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Publication numberUS4872599 A
Publication typeGrant
Application numberUS 06/722,323
Publication dateOct 10, 1989
Filing dateApr 12, 1985
Priority dateFeb 3, 1984
Fee statusPaid
Publication number06722323, 722323, US 4872599 A, US 4872599A, US-A-4872599, US4872599 A, US4872599A
InventorsVance M. Hubbard, Welton K. Brunson
Original AssigneeTecnol, Inc.
Export CitationBiBTeX, EndNote, RefMan
External Links: USPTO, USPTO Assignment, Espacenet
Telemetry pouch with expansible chest strap
US 4872599 A
Abstract
Provided is a pouch (12) for maintaining hospital telemetry appartus secured to the patient. The pouch (12) includes an open-topped bag (18) formed from opposed flexible side walls (24, 26) joined at the side and bottom edges thereof, the top edges (30, 32) being open to form an opening for the insertion of the telemetry apparatus. A neck and chest strap (22, 20) are each connected to the bag at an extremity thereof, and hooking members (52, 54) are provided to secure the straps at the other extremities thereof to snugly secure the pouch to the patient. Each strap (20, 22) is laminate and includes on one side surface a non-apertured polyester material, and on the other side surface a brushed pile surface engageable with the hooking members (52, 54). The chest strap (20) further includes an elastic section (40) which allows expansion for breathing or stretching of a patient while yet holding the pouch secured to the patient.
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Claims(1)
What is claimed is:
1. A pouch for maintaining hospital telemetry apparatus adjacent a patient while being sufficiently low cost in construction and materials as to be economically disposable after use, comprising:
an open-topped bag formed from opposed sidewalls fabricated from 1.2 ounce non-apertured polyester material joined at the side and bottom edges thereof by heat sealing with ultrasound such that a flexible moisture proof exterior is formed that is dimensioned to receive the telemetry apparatus and allow the telemetry apparatus to protrude therefrom and which prevents perspiration or liquid damage to the apparatus during use;
an inner layer disposed adjacent the innermost side of at least one of the said opposed sidewalls and ultrasonically bonded thereto, and fabricated from 0.035 inch polyester foam material to provide a high friction causing layer, said inner layer preventing substantial movement of the telemetry apparatus within said bag such that forces on the telemetry apparatus directed outward from the opening in said bag do not result in separation of said bag and the telemetry apparatus, the flexibility of said bag enhancing the friction applied by said inner layer;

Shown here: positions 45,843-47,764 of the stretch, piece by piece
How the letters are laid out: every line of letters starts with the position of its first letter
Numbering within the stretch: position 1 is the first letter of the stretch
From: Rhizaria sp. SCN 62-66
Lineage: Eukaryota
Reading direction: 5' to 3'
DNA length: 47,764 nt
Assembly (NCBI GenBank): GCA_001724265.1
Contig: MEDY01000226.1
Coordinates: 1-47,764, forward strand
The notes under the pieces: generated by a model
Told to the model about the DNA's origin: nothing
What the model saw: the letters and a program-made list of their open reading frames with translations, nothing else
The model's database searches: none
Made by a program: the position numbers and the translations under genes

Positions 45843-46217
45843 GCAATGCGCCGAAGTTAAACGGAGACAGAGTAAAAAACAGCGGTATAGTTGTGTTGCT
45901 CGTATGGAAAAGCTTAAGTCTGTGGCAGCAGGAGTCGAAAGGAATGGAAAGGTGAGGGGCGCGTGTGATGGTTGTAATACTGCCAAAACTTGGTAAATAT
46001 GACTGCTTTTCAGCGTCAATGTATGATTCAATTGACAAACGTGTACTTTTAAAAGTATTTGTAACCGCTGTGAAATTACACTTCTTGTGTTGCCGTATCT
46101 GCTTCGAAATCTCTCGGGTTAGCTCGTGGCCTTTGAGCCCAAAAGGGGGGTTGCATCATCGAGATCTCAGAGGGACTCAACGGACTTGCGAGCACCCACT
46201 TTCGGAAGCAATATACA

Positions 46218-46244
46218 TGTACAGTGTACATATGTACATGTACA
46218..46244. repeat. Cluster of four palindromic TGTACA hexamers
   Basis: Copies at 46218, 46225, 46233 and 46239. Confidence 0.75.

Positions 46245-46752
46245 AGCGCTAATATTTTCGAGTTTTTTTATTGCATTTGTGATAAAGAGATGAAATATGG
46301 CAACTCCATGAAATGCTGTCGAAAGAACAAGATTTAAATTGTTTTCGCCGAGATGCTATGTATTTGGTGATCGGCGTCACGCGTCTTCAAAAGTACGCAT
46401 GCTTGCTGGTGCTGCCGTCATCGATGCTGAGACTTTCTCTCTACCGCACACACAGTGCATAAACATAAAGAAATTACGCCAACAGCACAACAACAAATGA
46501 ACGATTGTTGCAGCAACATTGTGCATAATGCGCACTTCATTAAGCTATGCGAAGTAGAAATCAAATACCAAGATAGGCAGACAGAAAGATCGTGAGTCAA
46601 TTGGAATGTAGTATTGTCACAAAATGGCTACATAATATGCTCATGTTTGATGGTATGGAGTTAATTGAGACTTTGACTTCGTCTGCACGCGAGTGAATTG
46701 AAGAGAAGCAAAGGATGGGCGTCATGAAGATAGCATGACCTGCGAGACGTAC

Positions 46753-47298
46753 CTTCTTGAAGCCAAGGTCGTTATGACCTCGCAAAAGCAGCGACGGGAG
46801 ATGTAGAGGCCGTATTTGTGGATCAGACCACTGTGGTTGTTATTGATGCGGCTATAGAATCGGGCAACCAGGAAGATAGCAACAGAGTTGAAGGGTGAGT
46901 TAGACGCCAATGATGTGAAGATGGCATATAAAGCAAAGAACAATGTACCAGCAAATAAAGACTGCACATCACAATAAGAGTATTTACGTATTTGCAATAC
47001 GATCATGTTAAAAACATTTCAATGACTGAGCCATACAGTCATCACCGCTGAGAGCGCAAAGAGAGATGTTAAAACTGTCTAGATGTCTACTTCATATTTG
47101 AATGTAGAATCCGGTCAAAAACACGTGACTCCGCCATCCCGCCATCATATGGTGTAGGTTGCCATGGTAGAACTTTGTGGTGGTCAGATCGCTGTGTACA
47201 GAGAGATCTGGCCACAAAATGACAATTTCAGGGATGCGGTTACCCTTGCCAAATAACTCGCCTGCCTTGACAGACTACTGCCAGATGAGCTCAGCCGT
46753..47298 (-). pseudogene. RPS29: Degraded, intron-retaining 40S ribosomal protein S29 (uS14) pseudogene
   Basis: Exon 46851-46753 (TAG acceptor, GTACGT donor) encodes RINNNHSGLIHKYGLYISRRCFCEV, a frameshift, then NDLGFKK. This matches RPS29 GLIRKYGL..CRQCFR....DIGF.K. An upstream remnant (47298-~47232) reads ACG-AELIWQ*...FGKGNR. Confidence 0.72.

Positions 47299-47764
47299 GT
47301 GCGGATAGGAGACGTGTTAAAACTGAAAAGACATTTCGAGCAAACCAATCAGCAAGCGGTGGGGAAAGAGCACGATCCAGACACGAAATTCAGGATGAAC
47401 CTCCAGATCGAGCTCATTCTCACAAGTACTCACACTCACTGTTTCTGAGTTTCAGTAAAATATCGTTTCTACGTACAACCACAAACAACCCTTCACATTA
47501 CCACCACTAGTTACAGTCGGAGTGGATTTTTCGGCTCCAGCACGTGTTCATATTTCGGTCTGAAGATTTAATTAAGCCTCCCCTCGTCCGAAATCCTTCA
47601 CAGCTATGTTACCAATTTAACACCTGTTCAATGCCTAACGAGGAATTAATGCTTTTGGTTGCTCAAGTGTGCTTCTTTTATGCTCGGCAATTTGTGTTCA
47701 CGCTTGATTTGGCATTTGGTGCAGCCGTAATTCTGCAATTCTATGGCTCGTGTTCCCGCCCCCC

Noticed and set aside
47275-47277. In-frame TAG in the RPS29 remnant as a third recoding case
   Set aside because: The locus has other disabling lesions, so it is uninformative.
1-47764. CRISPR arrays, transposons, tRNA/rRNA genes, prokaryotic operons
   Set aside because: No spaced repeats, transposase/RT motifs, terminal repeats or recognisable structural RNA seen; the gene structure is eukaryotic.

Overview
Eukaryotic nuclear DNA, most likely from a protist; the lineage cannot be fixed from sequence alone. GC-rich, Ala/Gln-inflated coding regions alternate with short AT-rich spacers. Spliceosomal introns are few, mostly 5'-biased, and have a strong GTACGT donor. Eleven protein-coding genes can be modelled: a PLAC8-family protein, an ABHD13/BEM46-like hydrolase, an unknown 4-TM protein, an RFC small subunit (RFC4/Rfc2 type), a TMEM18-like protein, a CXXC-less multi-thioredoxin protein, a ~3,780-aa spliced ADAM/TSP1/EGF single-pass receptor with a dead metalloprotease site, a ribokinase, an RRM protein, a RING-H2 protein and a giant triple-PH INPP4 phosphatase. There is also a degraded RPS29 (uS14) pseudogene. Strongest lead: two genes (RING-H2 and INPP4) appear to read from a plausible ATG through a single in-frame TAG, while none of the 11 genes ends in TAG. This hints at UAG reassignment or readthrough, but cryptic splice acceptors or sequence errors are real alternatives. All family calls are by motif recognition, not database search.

said opposing sides joined together in such a manner that the interior of said bag opens outwardly from the open top thereof to the bottom thereof in such a manner that objects within the pouch are restricted from removal;
a first strap having first and second ends and being dimensioned to fit around the body of the patient, said first strap being heat sealed with ultrasound at said first end to one of said side edges of said bag, said first strap having an inner side and an outer side, substantially the entire inner side is fabricated from non-apertured polyester material and said outer side manufactured from a knitted fabric having the surface thereof brushed to raise individual fibers into a pile thereby forming a multiplicity of uninterrupted arches of unbroken individual filaments, and a section of elastic material spliced by heat sealing with ultrasound into said first strap;
hooking material attached to the side edge of said bag opposite said first end of said strap for hooking with said outer side first strap such that said bag is secured to the body of said patient when said first strap is disposed about the body of said patient and attached to the hooking member;
a second strap having first and second ends dimensioned to fit around an upper portion of the body of the patient, said second strap being heat sealed with ultrasound at said first end to an upper corner of said bag, said second strap having an inner side and outer side, said inner side fabricated from non-apertured polyester material and the entire said outer side fabricated from knitted fabric having the surface thereof brushed to raise individual fibers into a pile composed of a multiplicity of uninterrupted arches of unbroken individual filaments;